Vay's perspective questions

# Thread: Vay's perspective questions

1. ## Vay's perspective questions

Why is the measuring point the same length as the line from the vanishing point to the station point (the line we curve up)? Why can't we just recede the scales on the ground line to the vanishing point instead of the measuring point, and then establish the unit squares in perspective?

In Andrew Loomis's book, Successful Drawing, he did not curve up to find his measuring point, instead he placed them without it. He only said to place them evenly along the horizon.

Last edited by Vay; April 8th, 2011 at 02:30 AM. Reason: more questions

2. Registered User Level 3 Gladiator: Catervarii
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share the source when asking stuff like this
is it this one? http://www.sonjebasa.net/Instruction/2PtPerspective.pdf

Sometime as far as rules don't make things fall apart everything is ok.

Loomis was satisfied with MPs near verticals without thorough measuring. In the example above author finds Measuring Points at the place where isosceles triangles are created by Base Line, Ground Line and line from Measuring Point.

Why can't we just recede the scales on the ground line to the vanishing point instead of the measuring point, and then establish the unit squares in perspective?
Because lines from Vanishing Points, unlike from Measuring Points, don't cut same length units on the Ground Line and Base Line (or Station Line and VP-SP line).

Why is the measuring point the same length as the line from the vanishing point to the station point (the line we curve up)?
not sure on this one.
How I try to understand it - imagine isosceles triangle without distortion(not in perspective), upper line is horizontal, another is equal to it and one more line to close it. put into perspective, look at it from above and increase so far that upper line becomes horizon line and lower point is at the station point. Distance is distorted but angles remained the same, triangle became part of perspective so parallel lines converge to points on horizon line, while at the station point angles remained undistorted. And if all of it is true - MP to VP length= VP to SP

Last edited by c0ffee; April 25th, 2011 at 09:31 PM.

3. Originally Posted by c0ffee
share the source when asking stuff like this
is it this one? http://www.sonjebasa.net/Instruction/2PtPerspective.pdf

festival linear perspective isn't real and is just used as a simple way to show objects on a flat surface. So as far as rules don't make things fall apart everything is ok.

Loomis was satisfied with MPs near verticals without thorough measuring. In the example above author finds Measuring Points at the place where isosceles triangles are created by Base Line, Ground Line and line from Measuring Point.

Because lines from Vanishing Points, unlike from Measuring Points, don't cut same length units on the Ground Line and Base Line (or Station Line and VP-SP line).

not sure on this one.
How I try to understand it - imagine isosceles triangle without distortion(not in perspective), upper line is horizontal, another is equal to it and one more line to close it. put into perspective, look at it from above and increase so far that upper line becomes horizon line and lower point is at the station point. Distance is distorted but angles remained the same, triangle became part of perspective so parallel lines converge to points on horizon line, while at the station point angles remained undistorted. And if all of it is true - MP to VP length= VP to SP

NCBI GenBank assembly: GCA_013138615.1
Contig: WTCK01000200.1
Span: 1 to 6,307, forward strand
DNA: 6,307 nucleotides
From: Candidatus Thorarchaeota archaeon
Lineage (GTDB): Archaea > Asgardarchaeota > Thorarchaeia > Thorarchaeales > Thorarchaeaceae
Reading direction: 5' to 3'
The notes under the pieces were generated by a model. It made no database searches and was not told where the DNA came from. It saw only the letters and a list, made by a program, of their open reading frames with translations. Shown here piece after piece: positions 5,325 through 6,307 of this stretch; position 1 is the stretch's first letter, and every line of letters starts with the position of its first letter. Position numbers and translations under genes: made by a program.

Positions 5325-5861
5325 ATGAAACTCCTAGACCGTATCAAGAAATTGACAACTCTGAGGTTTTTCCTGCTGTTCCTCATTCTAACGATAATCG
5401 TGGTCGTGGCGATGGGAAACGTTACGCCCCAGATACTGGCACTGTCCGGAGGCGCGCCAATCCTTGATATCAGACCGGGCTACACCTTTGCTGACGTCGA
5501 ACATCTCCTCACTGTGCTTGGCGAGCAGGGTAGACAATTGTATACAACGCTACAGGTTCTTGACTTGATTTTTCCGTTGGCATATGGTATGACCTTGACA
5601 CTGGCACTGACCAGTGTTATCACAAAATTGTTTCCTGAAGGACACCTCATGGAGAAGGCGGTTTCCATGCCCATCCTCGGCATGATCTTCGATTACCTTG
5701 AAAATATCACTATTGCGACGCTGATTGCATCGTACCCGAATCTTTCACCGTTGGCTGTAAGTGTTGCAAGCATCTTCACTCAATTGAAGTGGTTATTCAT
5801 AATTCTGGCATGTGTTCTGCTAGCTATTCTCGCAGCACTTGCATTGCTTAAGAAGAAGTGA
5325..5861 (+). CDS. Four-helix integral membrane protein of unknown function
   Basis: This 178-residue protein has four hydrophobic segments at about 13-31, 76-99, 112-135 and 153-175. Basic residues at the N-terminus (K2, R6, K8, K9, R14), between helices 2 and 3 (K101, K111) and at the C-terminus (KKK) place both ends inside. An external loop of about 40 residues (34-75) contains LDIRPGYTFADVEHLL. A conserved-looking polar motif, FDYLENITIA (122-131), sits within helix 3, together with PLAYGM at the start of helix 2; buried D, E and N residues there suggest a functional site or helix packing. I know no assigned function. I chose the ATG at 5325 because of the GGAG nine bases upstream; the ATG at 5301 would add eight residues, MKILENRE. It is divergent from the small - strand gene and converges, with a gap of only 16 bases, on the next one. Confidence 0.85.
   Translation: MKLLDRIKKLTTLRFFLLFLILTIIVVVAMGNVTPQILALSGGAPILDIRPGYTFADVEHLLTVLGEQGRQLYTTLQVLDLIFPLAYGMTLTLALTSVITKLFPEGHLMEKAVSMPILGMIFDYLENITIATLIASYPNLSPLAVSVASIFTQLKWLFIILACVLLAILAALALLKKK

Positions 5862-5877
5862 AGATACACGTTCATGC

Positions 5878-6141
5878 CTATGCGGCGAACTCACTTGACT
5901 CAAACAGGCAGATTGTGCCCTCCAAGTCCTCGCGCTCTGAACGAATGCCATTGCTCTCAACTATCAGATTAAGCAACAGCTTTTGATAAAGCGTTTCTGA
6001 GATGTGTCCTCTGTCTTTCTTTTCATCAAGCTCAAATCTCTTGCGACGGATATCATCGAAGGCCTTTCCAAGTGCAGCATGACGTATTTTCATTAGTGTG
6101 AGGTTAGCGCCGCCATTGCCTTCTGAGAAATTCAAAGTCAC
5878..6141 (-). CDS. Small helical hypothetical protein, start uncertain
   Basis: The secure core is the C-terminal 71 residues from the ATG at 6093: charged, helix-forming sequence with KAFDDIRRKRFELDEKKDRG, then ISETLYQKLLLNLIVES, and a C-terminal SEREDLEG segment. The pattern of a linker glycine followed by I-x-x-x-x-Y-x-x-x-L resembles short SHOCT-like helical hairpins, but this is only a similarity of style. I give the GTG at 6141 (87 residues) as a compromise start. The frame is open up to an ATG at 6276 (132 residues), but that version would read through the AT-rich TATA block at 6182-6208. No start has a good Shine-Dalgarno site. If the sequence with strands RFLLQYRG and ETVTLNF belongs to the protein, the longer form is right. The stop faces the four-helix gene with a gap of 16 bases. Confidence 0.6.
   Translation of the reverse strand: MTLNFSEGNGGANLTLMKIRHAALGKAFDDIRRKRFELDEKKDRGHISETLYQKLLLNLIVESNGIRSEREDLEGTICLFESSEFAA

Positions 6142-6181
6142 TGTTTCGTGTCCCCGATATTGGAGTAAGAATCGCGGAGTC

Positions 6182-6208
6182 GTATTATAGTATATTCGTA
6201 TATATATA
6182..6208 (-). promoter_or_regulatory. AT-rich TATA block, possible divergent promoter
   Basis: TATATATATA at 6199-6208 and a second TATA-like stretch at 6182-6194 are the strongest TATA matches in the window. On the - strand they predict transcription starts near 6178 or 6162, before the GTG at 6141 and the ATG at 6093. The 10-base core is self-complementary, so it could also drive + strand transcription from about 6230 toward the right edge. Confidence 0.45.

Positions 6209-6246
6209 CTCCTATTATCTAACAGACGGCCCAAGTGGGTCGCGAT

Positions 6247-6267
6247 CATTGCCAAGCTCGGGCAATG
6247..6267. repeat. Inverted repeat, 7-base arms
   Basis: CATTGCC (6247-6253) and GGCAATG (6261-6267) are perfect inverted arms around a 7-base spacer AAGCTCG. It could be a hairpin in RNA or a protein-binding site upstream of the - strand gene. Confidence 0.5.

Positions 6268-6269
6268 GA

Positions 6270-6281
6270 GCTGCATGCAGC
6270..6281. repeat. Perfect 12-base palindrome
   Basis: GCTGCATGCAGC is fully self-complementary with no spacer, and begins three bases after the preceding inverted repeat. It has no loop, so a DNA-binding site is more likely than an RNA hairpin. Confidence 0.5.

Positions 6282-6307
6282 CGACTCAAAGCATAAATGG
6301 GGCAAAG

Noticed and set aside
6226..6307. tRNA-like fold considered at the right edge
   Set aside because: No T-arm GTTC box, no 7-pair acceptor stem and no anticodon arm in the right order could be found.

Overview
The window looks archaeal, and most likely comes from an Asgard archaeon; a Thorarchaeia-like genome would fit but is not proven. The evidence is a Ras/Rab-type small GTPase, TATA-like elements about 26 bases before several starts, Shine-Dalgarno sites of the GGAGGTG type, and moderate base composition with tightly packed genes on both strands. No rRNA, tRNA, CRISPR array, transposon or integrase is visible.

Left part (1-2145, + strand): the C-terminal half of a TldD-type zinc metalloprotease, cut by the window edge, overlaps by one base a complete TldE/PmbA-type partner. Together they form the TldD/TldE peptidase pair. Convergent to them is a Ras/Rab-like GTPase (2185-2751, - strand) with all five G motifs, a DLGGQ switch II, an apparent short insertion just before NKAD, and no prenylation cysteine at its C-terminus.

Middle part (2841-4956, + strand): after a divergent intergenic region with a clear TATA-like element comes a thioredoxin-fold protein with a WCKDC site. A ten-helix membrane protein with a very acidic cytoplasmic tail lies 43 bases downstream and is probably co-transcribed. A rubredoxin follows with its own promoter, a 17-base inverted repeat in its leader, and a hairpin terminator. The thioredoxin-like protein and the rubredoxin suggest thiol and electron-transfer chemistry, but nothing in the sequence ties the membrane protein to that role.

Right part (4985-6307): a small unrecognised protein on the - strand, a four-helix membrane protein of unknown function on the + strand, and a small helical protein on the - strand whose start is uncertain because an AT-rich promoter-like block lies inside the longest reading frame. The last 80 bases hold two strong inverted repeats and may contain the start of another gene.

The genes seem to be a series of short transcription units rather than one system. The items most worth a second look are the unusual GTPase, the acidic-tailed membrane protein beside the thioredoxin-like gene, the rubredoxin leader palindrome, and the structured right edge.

You are talking about the isosceles like the one in the link right? With point B being the measuring point, the upper line you are talking about is the horizon line that overlaps with line AB, and the lower line is line AD? In that case, I don't see how the isosceles is distorted.

Last edited by Vay; April 7th, 2011 at 04:33 AM.

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ABD is isosceles, and angles in it are undistorted you are right. Distances are distorted due to perspective.
AC is parallel to AD, and BC parallel to BD so ABC is isosceles triangle too, but both distances and angles are distorted so we don't perceive it as such.

Last edited by c0ffee; April 7th, 2011 at 05:41 AM.

5. Originally Posted by c0ffee
ABD is isosceles, and angles in it are undistorted you are right. Distances are distorted due to perspective.
AC is parallel to AD, and BC parallel to BD so ABC is isosceles triangle too, but both distances and angles are distorted so we don't perceive it as such.
I still don't get what you are getting to, but in a sense, the location of the MP does not matter right? Because the farther apart, the larger the unit of scales, and the closer together, the smaller the unit of scales. So it is just a matter of preference?

Also:

How do we determine the distance from the station point to the picture plane from a plan view to a picture in two point perspective, in other words, where do we place the ground line so that the distance between the SP to the ground line in perspective is in accord with the distance of the SP to the picture plane in the planned view?

I found a way, but I don't know if this is correct:

I got this question after seeing a planned view projection in "step 2" of "Two point perspective from plan" section in this PDF file below, because from the PDF, it looks as if the ground line is randomly establish and neglects the correct distance from between the SP to the picture plane from the planned view:

Remake of the example from the PDF:

Source:
http://isites.harvard.edu/fs/docs/ic..._Refresher.pdf

Last edited by Vay; April 8th, 2011 at 02:26 AM.

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